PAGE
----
Rearrange and substitute y=C / P:

C
E rC rf
P
E rP rf 7 C
8
22
E rP rf 8
Slope Intercept rf 7
P 22

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Fig. 6.4 The Investment Opportunity Set

y =1
Q. Whats the
value of y
here?
What does it
mean?

y =0

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Capital Allocation Line with Leverage
y>1 means borrow money to lever up your
investment (e.g. buy on margin)

There is asymmetry: lend (invest) at rf=7%


but borrow at rf=9%
Lending range slope = 8/22 = 0.36
Borrowing range slope = 6/22 = 0.27

CAL kinks at P

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Figure 6.5 The Opportunity Set with
Differential Borrowing and Lending Rates

You
borrow

You lend

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Risk Tolerance and Asset Allocation
The investor must choose one optimal
portfolio, C, from the set of feasible choices
(by changing y)
Expected return of the complete portfolio:

[ ] = + ([ ] )
Variance:
y
2
C
2 2
P

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Utility Function depending on y
Express U as a function of y

E rC
1
U A C
2

2

U rf y E rp rf A y P
1
2
2 2

U is a quadratic function of y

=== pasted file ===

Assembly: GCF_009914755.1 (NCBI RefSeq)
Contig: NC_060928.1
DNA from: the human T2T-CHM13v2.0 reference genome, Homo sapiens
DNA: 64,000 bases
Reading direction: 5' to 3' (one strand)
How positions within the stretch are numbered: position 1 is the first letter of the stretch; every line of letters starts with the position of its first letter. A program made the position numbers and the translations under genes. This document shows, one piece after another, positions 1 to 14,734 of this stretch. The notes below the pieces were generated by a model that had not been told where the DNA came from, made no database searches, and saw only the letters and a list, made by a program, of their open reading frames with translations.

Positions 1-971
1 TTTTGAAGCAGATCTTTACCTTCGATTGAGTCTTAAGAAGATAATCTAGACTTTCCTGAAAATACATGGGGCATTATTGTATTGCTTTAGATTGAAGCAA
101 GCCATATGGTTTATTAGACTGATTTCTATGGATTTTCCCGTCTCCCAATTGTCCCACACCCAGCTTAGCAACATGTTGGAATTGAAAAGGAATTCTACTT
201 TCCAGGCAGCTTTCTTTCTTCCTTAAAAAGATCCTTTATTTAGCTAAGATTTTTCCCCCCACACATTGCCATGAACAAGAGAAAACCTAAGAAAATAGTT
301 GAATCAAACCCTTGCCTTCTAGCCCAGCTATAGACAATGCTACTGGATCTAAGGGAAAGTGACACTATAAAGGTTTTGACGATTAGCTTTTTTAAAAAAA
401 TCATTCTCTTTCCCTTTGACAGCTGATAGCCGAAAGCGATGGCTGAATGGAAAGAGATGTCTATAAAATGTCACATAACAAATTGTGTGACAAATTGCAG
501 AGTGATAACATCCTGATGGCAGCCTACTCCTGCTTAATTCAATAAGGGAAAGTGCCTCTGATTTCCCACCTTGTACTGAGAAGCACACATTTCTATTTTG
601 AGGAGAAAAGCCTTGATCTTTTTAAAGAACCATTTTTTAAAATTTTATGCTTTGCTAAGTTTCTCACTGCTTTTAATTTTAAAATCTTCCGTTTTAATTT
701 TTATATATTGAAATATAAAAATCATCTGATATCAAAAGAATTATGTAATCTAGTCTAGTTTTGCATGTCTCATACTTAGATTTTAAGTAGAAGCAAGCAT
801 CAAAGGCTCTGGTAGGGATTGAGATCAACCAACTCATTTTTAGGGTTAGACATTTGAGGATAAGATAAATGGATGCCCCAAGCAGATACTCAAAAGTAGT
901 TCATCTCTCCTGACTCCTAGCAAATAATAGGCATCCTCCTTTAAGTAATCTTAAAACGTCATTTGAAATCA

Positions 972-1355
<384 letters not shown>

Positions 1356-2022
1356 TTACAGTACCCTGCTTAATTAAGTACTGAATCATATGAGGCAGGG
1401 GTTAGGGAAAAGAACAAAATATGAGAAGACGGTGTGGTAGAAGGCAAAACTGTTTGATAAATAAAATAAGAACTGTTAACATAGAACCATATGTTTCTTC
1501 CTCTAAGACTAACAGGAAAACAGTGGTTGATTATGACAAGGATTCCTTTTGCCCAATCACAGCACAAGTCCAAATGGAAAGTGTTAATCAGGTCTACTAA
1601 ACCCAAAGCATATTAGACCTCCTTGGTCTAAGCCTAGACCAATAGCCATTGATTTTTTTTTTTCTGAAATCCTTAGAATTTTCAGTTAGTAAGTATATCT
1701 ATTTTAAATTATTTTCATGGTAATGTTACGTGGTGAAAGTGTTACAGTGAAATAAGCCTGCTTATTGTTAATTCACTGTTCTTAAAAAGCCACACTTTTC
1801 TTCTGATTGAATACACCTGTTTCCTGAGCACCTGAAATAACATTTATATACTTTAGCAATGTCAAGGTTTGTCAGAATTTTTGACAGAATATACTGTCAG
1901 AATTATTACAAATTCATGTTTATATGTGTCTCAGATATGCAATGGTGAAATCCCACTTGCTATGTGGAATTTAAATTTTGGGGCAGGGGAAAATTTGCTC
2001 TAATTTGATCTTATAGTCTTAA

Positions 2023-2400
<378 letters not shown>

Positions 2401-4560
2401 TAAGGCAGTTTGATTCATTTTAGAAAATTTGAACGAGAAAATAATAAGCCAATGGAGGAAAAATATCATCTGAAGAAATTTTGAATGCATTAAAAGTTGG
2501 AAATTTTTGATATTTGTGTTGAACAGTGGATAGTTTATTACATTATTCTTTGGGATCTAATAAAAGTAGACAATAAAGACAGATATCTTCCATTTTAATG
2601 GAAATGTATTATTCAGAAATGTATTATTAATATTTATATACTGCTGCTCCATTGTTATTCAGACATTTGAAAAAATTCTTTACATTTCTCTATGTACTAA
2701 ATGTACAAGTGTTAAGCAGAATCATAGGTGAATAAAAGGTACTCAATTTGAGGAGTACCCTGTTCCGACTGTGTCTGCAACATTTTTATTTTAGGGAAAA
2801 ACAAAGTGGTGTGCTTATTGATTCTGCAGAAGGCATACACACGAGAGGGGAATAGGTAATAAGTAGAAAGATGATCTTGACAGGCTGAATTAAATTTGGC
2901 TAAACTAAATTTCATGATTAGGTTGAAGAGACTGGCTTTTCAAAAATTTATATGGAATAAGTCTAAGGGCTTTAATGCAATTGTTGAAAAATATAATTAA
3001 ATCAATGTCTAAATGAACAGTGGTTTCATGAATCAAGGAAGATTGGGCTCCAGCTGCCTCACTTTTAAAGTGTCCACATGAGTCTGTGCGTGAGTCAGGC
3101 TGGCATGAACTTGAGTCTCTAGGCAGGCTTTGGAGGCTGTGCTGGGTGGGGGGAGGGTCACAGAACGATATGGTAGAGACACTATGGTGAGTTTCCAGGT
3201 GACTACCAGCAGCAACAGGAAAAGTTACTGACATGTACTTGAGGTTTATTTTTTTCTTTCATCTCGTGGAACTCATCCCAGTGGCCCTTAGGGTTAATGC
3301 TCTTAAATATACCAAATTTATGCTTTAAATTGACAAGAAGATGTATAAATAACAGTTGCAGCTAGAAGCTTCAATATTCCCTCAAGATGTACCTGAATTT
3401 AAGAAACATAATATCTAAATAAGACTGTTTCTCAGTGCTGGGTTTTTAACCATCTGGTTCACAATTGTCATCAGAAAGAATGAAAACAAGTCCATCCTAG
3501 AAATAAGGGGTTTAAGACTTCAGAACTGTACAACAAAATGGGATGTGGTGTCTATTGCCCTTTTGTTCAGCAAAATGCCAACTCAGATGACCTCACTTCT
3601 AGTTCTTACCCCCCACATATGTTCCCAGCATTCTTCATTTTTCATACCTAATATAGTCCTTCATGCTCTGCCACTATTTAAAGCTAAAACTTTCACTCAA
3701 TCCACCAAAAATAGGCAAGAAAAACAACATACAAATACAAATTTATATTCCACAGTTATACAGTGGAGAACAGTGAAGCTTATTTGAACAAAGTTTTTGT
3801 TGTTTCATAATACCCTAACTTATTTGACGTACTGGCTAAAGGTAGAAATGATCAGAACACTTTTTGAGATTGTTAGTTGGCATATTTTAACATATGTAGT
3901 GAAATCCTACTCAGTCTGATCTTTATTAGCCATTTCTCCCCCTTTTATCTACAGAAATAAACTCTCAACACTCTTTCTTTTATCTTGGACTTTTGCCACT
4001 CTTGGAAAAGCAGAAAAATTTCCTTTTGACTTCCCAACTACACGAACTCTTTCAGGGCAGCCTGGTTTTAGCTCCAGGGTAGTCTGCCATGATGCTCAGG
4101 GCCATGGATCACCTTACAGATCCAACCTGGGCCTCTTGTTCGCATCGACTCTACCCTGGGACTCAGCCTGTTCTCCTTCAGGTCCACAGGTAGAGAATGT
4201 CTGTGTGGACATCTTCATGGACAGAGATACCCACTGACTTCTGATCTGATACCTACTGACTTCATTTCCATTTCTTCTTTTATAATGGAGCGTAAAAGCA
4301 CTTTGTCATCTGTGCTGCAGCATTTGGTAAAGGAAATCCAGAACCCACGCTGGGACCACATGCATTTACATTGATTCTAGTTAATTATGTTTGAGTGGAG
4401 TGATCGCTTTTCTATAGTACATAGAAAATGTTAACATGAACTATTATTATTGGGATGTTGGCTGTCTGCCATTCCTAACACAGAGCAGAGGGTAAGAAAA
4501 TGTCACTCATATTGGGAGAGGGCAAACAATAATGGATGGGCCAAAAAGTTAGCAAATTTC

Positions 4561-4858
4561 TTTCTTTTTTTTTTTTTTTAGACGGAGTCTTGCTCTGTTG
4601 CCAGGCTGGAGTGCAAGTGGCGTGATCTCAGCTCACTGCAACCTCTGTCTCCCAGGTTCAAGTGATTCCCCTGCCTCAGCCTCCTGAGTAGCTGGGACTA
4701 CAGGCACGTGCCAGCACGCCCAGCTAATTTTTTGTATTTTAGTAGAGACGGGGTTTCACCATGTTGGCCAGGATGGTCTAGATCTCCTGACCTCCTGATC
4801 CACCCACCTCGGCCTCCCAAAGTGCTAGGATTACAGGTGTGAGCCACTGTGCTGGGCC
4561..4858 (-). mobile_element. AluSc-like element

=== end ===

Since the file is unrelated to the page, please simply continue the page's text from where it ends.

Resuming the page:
U ay yb c
2

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Table 6.4 Utility Levels for Various Positions in Risky
Assets (y) for an Investor with Risk Aversion A = 4

Example:
rf = 7%
E(rp) = 15%
p = 22%

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Figure 6.6 Chart Utility as a Function of
the Allocation to the Risky Asset (y)

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Maximize Utility Function w.r.t. y
Express U as a function of y

E rC
1
U A C
2


U rf y E rp rf A y P
1
2
2 2

E rp rf
The maximize w.r.t. y
ymaxU
A 2
P

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Utility Indifference curves
Utility Indifference Levels
U E r A const
1 2

2
For example :
U 0.05, 0.09

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Table 6.5 Spreadsheet Calculations of
Indifference Curves

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Table 6.6 Expected Returns on Four
Indifference Curves and the CAL
Risk aversion coefficient A=4

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Put it together and find your optimal allocation 6-36
2. Map your
Utility
3. Find optimal y indifference
to maximize your curves
U along Capital
Alllocation Line

1. Draw the Capital


Alllocation Line
by varying y

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Passive Strategies:
The Capital Market Line (CML)
Capital allocation line formed investment in
two passive portfolios:
1. risk-free short-term T-bills (or equivalent)
2. asset that mimics a broad market index

The passive strategy avoids any direct or


indirect security analysis

Supply and demand forces may make such a


strategy a reasonable choice for many
investors
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Passive Strategies:
The Capital Market Line
From 1926 to 2012, the passive risky portfolio
offered an average risk premium of 8.1% with
a standard deviation of 20.48%, resulting in a
reward-to-volatility ratio of 0.40